2 things, not 1…
Normalization via LayerNorm has been part and parcel of the Transformer architecture for some time. If you asked most AI practitioners why we have LayerNorm, the generic answer would be that we use LayerNorm to normalize the activations on the forward pass and gradients on the backward.
But that default response turns out to only be partially correct.
A new paper by Brody, Alon and Yahav, titled the “On the Expressivity Role of LayerNorm in Transformer’s Attention” show that LayerNorm’s role goes much deeper.
LayerNorm actually provides two functions for Transformer’s Attention:
A — Projection: LayerNorm helps the Attention component craft an attention query such that all keys are equally accessible.
It does this by projecting the key vectors onto the same hyperplane, thus enabling the model to align the queries to be orthogonal to the keys.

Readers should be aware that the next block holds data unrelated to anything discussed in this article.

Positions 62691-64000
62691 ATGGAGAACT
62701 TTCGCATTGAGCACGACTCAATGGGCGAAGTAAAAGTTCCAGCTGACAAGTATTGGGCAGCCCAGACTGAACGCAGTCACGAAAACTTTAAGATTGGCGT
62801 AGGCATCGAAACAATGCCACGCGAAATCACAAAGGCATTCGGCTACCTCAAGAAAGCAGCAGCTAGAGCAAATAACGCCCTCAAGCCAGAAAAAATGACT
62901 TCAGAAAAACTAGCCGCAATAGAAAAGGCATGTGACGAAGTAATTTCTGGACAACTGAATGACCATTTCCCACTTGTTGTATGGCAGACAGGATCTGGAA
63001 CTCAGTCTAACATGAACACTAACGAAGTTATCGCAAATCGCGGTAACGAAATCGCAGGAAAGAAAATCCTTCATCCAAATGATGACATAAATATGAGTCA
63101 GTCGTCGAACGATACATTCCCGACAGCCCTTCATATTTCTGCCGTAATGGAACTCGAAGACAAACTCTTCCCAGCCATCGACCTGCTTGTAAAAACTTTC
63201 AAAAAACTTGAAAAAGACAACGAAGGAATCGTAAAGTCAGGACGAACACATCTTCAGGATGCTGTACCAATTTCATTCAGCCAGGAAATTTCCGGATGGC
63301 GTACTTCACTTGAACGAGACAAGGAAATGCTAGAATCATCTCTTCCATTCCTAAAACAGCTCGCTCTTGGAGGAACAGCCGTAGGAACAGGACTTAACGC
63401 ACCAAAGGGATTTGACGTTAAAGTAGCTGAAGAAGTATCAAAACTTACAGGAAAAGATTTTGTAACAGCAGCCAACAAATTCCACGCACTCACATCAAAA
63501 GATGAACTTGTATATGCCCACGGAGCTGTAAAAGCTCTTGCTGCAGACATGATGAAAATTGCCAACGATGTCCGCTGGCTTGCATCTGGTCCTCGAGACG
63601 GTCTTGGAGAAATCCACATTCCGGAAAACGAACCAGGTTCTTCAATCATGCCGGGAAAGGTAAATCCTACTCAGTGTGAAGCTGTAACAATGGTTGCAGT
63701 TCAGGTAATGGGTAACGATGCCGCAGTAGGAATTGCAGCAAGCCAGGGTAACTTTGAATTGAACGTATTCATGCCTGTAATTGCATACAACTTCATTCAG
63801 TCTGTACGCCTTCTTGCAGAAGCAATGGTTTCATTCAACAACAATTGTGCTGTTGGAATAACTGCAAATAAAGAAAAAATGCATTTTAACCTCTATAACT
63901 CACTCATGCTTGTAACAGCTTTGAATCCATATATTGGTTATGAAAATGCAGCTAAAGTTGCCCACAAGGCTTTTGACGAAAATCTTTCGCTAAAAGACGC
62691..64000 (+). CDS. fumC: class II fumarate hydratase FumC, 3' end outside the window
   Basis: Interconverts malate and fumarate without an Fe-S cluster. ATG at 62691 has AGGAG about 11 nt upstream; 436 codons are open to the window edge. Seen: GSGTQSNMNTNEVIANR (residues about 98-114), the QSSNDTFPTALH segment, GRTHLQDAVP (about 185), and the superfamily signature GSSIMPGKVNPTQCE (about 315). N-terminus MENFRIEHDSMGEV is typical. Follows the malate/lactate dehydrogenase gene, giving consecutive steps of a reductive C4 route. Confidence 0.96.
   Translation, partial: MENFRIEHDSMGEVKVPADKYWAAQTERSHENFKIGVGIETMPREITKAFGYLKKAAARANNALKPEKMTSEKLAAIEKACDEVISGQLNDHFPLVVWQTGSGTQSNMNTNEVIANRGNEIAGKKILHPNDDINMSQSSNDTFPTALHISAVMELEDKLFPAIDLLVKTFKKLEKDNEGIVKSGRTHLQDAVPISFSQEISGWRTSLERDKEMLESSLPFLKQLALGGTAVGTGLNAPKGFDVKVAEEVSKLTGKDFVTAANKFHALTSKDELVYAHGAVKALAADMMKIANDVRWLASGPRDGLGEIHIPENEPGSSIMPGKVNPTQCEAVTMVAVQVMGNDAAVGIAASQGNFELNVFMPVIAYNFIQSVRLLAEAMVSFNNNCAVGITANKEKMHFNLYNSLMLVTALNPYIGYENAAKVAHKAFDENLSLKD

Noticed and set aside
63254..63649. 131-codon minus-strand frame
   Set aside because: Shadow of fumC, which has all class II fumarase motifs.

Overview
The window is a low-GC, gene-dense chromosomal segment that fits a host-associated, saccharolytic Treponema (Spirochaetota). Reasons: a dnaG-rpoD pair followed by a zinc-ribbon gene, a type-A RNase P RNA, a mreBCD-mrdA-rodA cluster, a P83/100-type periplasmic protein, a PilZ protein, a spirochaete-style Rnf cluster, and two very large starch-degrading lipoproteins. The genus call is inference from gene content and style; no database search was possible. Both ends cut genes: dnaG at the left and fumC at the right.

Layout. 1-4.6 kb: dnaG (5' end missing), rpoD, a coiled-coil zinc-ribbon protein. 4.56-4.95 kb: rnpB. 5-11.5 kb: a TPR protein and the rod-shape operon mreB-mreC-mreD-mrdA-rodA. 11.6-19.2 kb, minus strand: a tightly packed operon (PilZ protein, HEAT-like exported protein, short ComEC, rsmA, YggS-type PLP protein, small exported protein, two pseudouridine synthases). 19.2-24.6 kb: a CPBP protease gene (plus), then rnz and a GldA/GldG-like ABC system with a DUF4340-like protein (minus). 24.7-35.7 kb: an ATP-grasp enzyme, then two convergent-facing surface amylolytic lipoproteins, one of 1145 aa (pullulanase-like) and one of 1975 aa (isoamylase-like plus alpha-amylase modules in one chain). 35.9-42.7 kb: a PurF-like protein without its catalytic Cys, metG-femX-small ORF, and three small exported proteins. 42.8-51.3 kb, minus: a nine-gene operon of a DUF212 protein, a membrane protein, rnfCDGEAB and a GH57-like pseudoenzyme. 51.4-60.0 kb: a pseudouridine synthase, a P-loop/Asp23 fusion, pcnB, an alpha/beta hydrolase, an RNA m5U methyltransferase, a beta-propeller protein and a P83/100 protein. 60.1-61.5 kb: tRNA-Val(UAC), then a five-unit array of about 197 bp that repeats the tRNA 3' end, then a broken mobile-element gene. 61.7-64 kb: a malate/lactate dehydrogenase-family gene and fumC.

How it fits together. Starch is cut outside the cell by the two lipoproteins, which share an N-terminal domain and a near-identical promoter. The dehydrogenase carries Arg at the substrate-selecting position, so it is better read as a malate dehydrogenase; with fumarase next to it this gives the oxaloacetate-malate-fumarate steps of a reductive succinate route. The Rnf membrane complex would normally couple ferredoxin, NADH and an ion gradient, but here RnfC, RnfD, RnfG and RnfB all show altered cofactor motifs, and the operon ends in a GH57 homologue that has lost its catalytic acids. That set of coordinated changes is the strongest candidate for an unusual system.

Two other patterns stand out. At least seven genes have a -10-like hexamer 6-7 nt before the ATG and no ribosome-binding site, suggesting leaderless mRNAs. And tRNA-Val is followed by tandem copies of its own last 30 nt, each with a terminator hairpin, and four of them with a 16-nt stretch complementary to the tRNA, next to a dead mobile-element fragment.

And in doing so, obviates the need for the Attention component to learn how to do this on it’s own.
The paper contains the finer details, but in one image from the paper you can immediately grasp what is happening.
B — Scaling: This is the more obvious portion, that LayerNorm rescales the input. But what is that re-scaling really accomplishing? According to this paper, the underlying benefit is that scaling ensures two benefits:
1 — Every key has the potential to receive the ‘highest’ attention
2 — That no key can end up in an ‘un-selectable’ zone.
Similarly, a second image from the paper visually expedites building a mental model of this:
The paper of course goes into much greater detail, but the point of this article was to help showcase the two key findings in an intuitive format, as their visuals drive home the point…